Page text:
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Entries in healthy eating (2)


How much protein is enough? What are the best sources?

A major new study in the journal Cell Metabolism is getting a lot of attention right now because it links high consumption of protein to a 75% higher death rate. It says that people 50 to 65 years old who eat a high level of protein (20% or more of calories) compared to those who eat a low level (9% or less) are:

  • 4 times more likely to die of cancer
  • 5 times more likely to die of diabetes
  • 73 times more likely to get diabetes if you have no current symptoms

People in the mid-range of protein eaters (10 to 19% of calories) would be 3 times more likely to die of cancer than someone who eats 9% protein or less. They are be 23 times more likely to get diabetes, too.

Proteins from animals "promote mortality"

The increased risks of disease and death from eating high levels of protein are even more startling when you realize that the risks are higher for those who eat a lot of protein from animals. The study says:

However, when the percent calories from animal protein was controlled for, the association between total protein and all-cause or cancer mortality was eliminated or significantly reduced, respectively, suggesting animal proteins are responsible for a significant portion of these relationships. When we controlled for the effect of plant-based protein, there was no change in the association between protein intake and mortality, indicating that high levels of animal proteins promote mortality and not that plant-based proteins have a protective effect.

The researchers recommend that the Food and Nutrition Board of the Institute of Medicine change its current recommended protein intake to its current minimum. That puts it right in line with The China Study and the menus and recipes here at Cook for Good. The board's current recommendation is 1.0–1.3  grams of proteins per kilogram of body weight per day, with a minimum intake of 0.7 to 0.8 grams per day. For someone who weights 100 pounds, that would be a drop from a range of 45 to 59 grams of protein a day to a ranger of 32 to 36 grams. That is the amount of protein in a cup of shelled walnuts, a half cup of raw spinach, or a half ounce of cooked salmon.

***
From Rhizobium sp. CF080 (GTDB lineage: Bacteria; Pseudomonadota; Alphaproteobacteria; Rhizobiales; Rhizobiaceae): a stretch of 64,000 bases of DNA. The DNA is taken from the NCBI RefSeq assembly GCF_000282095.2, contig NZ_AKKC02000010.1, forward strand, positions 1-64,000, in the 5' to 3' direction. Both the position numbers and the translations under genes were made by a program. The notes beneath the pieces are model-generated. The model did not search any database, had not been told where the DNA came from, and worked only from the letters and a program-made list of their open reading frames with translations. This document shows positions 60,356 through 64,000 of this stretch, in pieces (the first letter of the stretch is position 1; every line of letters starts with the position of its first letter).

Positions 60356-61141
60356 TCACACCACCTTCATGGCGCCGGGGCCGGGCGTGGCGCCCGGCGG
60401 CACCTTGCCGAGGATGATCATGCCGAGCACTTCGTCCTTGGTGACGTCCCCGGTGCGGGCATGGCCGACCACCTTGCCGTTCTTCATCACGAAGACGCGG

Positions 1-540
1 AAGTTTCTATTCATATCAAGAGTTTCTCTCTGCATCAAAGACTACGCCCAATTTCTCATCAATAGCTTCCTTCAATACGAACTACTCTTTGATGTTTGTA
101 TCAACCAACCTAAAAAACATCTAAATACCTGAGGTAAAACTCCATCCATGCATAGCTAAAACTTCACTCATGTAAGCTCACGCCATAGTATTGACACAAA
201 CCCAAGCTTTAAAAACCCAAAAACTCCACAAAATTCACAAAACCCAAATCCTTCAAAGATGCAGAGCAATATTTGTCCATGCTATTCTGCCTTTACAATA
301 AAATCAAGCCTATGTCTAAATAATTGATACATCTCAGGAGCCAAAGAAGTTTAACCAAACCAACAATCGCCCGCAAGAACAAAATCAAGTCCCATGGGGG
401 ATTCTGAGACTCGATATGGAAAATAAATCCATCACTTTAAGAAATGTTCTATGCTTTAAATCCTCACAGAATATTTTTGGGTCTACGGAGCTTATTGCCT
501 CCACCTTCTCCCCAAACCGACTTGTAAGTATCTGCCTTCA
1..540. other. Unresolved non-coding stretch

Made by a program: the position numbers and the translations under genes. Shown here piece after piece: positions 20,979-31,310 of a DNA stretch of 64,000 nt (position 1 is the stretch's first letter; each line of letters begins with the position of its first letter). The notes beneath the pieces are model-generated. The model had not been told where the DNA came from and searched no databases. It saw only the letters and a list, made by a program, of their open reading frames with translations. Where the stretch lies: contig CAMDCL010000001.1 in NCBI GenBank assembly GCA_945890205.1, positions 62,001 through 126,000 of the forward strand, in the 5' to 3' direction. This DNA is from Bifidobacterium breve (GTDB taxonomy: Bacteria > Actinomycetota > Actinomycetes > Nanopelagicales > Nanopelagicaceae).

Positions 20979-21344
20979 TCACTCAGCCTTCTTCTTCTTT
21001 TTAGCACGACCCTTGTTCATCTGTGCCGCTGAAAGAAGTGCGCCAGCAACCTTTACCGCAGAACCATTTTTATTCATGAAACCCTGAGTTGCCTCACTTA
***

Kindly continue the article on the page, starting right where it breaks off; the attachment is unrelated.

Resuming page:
Plants can provide plenty of protein, often more than meat per calorie

If you've become used to the restaurant slang that uses "protein" to mean "beef, pork, chicken, or fish," take a look at the two charts below. The first shows top plant sources of protein. (Cook for Good supporting members can log in to see my complete chart showing the protein in 38 vegetables, fruits, grains, and nuts in the Bonus Material section). The second chart shows common animal sources of protein. Notice that basil has more protein per calorie than pork chops, raw spinach has more than salmon, and red cabbage has the same amount as pepperoni--all at a fraction of the cost.

Chart plant protein as a percentage of calories

Read on for a chart of protein from animal sources and more on the study, plus how you can eat for health...

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A week of seasonal, plant-powdered meals starts with a picture

[Sorry, that's plant-powered!] It's easy to load up on fresh fruit and vegetables at the farmers' market, then stuff them in your fridge where they slowly rot. This is especially easy to do if you take opaque grocery-store bags to the market so you can't easily see what's what in your produce drawers.

late June fruits and vegetables from the farmers' market include tomatoes, bell peppers, cucumbers, blueberries, onions, hot peppers, garlic, green beans, potatoes. Take a picture like this to plan your menus.

But if you heap everything up on your counter and take a picture of it as soon as you get home, then it suddenly becomes easy to remember . . .

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